Berliner Luft, Andrej Dúbravský
The gallery is pleased to present Andrej Dúbravský for the 6th installment of our weekly series, Berliner Luft, on view Tuesday, 02 June until Saturday, 06 June. Through figuration, landscapes, and occasional abstraction, Dúbravský’s paintings articulate his reflections in empathetic yet unsparing studies of the environment and its devastation, of man and nature. For Berliner Luft, the artist will present, for the first time in Berlin, a seminal series of works on paper titled Chem Farmers (2016), accompanied by an installation of ceramic works from his series Vases (2015).
The period from 2015–2016 marks the year Dúbravský relocated his home and studio to the Slovakian countryside, in the village of Rastislavice, and established his farm and garden. His passion for developing and maintaining this land required active engagement with the local phenomena as well as the farming community. While incredibly inspiring, this period marks a shift in Dúbravský’s work, as his disillusion with the ideals of nature settles in, and the apparent tensions of man and nature rise.
Chem Farmers (2016) depicts youthful gap-toothed farmers, classically cropped portraits, from torso up, with gaze out and straw hats encircling their heads. Drawn in ink on handmade papers, the figures grin and gaze in a yellow-brown aura saturated with pesticides, iron sulfate, and sausage grease. Cigarette butts, beer caps, tea bags, and seeds are then collaged into the sticky smears. The littered surfaces, and intoxicated subjects, allude to this break with the romantic ideals of agriculture, as poisonous chemicals and intoxicants are frequently used and consumed. Despite their corruption, the portraits remain dreamy, sexy, almost saintly. The Chem Farmers series aims to sustain utopian ideals under even dystopian conditions.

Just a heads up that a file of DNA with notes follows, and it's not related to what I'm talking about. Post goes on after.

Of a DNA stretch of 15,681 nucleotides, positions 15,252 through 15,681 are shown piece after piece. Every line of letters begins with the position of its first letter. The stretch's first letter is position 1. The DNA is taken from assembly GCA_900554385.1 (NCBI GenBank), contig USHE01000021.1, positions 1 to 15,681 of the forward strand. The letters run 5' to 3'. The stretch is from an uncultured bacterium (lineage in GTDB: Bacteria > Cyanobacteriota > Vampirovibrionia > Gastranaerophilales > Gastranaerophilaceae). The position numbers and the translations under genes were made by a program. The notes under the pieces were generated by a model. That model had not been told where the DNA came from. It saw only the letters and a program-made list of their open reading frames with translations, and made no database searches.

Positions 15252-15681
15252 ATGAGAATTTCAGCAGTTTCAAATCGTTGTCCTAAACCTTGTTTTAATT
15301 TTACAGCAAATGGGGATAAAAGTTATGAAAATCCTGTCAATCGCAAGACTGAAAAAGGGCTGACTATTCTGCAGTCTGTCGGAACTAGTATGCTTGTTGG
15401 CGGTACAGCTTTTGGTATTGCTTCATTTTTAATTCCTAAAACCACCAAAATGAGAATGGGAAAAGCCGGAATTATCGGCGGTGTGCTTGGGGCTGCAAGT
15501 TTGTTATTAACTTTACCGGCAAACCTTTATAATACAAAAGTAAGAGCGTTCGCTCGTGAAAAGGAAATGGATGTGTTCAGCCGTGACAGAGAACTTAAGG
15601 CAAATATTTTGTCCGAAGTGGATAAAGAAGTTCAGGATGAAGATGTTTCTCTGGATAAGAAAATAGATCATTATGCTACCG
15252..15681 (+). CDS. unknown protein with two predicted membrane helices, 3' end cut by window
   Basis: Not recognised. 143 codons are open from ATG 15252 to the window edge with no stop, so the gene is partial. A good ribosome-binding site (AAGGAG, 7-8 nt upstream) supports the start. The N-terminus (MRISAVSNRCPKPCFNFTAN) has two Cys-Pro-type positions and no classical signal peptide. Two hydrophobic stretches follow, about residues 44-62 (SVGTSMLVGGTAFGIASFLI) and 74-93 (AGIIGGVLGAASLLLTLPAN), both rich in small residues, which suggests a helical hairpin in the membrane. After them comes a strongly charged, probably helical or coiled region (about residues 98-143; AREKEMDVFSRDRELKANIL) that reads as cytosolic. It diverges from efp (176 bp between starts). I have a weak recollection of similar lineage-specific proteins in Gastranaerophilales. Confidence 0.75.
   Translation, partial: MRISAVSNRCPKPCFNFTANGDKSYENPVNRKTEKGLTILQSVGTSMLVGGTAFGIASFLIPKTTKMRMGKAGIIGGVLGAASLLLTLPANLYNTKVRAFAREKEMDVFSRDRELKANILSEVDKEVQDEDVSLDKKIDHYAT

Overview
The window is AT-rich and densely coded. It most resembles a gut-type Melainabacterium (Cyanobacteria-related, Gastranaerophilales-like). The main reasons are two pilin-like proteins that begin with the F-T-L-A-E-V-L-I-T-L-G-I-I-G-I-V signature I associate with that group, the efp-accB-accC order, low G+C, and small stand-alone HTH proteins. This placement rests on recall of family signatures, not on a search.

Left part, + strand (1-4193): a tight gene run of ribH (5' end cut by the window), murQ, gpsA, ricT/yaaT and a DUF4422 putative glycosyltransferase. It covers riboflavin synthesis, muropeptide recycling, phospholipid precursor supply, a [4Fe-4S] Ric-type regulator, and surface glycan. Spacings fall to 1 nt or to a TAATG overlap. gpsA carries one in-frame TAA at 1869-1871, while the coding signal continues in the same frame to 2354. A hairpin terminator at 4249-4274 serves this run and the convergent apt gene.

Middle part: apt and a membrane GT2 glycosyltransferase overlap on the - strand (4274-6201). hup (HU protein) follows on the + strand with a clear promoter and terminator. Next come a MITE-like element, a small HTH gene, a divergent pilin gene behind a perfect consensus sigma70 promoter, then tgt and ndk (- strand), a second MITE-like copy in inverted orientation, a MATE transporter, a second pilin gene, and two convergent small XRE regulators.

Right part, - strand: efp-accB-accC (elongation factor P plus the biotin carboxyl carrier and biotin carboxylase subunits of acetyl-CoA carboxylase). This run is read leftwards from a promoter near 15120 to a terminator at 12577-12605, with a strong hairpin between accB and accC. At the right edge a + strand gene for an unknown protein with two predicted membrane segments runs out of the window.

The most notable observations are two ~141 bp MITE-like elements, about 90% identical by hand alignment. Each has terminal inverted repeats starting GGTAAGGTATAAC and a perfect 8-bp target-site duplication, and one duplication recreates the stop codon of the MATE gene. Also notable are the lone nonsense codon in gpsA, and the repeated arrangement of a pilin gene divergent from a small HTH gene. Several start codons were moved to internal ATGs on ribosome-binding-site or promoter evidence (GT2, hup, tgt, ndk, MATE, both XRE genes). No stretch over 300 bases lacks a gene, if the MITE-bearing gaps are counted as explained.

This combination of crudeness and delicacy is recognized in a series of three sculptural ceramic vases, placed on the pedestal and floor adjacent to the drawings. Roughly formed faces, mouths open wide, and adorned with small horns are the base for elongated vessels containing flowers. Tragic, romantic, almost Art Nouveau, their dripped glazes are “not without affinity to post-coital liquids” (Sir Norman Rosenthal, On the Work of Andrej Dúbravský, 2015).
+ Dúbravský is currently producing a monthly zine titled ANDREJ, which manifests the artist’s position as a gay man living between the rural countryside of Slovakia and New York City. ANDREJ is a reaction to the current economic, environmental, and pandemic crisis, highlighting exceptional circumstances through original texts on farming, gardening, cooking, sex, creativity, art-making, global uncertainty, and self-doubt. ANDREJ is available to order through the gallery’s online store and artist’s Instagram, while copies last!